For those business models that rely on procuring and selling inventory for their revenue, it is essential for the people who handle the inventory to have a clear channel of communication with the marketing team. There are companies where that isn’t always the case, resulting in wasted money and slow reaction time. Slow reaction time is excruciating, especially in today’s marketplace. But in contrast, quick reaction time and a dialed-in inventory will let you eat into a competitor’s customer base.
So what do we mean by clear communication? There are certain areas and stats that Marketing needs to look at periodically and then communicate that information to the Inventory Management team. That could be weekly, bi-weekly, or monthly. Let’s take a look at some of those areas.
One of the critical statistics across the board for the Marketing team is always traffic. This can be broken down into many sub-components, but no matter what, we always look at traffic and conversions (more on conversions another time). Item traffic is simple – how much traffic does an item receive? A category of items? Brand, model, trim level etc.? But it is more than just your website; what about other platforms? Almost all of us now sell using listing/shopping services like eBay, Amazon, Auto Trader, Craigslist, etc. Each of these platforms is competing with each other to give us a sophisticated analysis of our inventory.
Sales can and often do vary by time. If we build up and store historical data, we can use this to project demand, significantly impacting how we shape inventory. There is seasonality – does weather affect your sales? Does it involve some areas of sales more than others? What about holidays or significant shopping days like Black Friday (assuming your business makes retail sales)? Accurately projecting demand and demand for specific categories of products can allow you to take advantage and sell into surges or reduce the money tied up in your warehouse when traffic slows.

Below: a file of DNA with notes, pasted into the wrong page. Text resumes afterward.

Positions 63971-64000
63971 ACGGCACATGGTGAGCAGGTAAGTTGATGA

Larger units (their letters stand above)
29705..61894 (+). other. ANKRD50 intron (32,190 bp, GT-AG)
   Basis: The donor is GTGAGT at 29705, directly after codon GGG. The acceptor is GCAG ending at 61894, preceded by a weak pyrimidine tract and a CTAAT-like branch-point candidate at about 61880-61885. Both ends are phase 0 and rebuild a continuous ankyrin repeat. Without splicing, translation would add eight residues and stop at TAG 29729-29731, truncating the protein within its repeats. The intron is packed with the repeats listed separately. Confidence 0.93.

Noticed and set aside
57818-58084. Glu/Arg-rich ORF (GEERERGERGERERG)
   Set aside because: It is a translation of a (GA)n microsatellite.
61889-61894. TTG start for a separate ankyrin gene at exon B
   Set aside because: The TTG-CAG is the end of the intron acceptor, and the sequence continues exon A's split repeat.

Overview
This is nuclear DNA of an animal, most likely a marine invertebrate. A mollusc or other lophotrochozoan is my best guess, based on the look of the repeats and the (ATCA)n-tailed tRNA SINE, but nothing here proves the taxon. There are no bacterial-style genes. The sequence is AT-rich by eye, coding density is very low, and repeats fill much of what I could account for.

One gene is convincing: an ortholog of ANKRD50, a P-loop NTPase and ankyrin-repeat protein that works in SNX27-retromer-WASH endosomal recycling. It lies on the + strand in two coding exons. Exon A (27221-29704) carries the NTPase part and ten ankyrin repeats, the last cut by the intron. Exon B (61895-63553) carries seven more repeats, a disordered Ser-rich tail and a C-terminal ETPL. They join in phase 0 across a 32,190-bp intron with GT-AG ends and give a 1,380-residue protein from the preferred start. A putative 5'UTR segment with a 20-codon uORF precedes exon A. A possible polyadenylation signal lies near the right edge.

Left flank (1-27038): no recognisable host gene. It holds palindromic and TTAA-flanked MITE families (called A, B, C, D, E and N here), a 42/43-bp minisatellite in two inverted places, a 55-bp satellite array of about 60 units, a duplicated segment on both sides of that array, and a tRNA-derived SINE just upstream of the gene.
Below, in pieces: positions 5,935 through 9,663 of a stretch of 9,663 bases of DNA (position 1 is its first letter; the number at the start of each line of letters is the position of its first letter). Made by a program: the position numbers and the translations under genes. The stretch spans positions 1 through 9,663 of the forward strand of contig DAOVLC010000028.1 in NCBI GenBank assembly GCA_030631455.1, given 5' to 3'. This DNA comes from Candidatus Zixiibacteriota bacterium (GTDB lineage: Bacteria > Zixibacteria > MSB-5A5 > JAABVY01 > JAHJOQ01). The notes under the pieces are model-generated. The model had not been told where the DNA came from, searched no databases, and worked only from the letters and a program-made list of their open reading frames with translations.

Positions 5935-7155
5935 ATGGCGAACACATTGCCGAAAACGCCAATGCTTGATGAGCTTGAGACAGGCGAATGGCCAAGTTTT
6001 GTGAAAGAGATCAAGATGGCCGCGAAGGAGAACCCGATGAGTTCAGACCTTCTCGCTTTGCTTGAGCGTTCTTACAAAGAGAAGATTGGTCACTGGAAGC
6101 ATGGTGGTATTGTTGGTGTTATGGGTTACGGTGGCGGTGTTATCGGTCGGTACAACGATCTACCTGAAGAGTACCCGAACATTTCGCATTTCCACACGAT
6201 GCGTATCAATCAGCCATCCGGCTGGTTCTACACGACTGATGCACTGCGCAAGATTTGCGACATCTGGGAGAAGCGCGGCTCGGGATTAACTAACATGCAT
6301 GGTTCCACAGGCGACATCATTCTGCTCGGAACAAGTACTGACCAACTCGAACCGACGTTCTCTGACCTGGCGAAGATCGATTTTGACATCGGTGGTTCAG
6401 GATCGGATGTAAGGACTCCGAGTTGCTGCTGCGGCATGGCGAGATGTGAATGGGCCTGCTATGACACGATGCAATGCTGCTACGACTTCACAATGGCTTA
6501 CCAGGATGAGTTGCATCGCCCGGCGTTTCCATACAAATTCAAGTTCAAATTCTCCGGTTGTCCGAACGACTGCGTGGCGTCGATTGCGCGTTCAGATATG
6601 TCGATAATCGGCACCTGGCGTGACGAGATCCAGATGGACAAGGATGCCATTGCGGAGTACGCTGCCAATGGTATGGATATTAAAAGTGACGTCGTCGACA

DMA (Designated Market Area) Traffic
Sometimes we only work within a single DMA, but other times we have stores in multiple locations over a large area, even nationally. It is important to understand traffic and interest within these audiences. This knowledge allows the inventory team to make smarter decisions knowing that they can take advantage of predictable, changing trends to reduce swings in demand.
There are even more areas of analysis that a solid Marketing team can provide to management to help guide business decisions on the procurement side. Too often, people think of the Marketing department as a black hole that money disappears into, and a radio advertisement magically shows up every few months. In today’s fast-moving, digital and highly competitive marketplace, an intelligent business must develop more skills and methods to succeed.
The flow of information from Inventory Management back to Marketing is essential too. It allows a company to take advantage of manufacturer holdback, quantity buys, logistics savings, and financial savings.
Our goal is always to increase sales/move products. If we know in advance when there will be a surge or requirement to sell specific items or services, we can develop an effective plan to make it happen. Look at the demand geography, plan the message and get in front of as many of our target audience as possible.
As a member of the Marketing Team, we can analyze and report on lots of data. The critical point is that information can be valuable to other stakeholders in the company.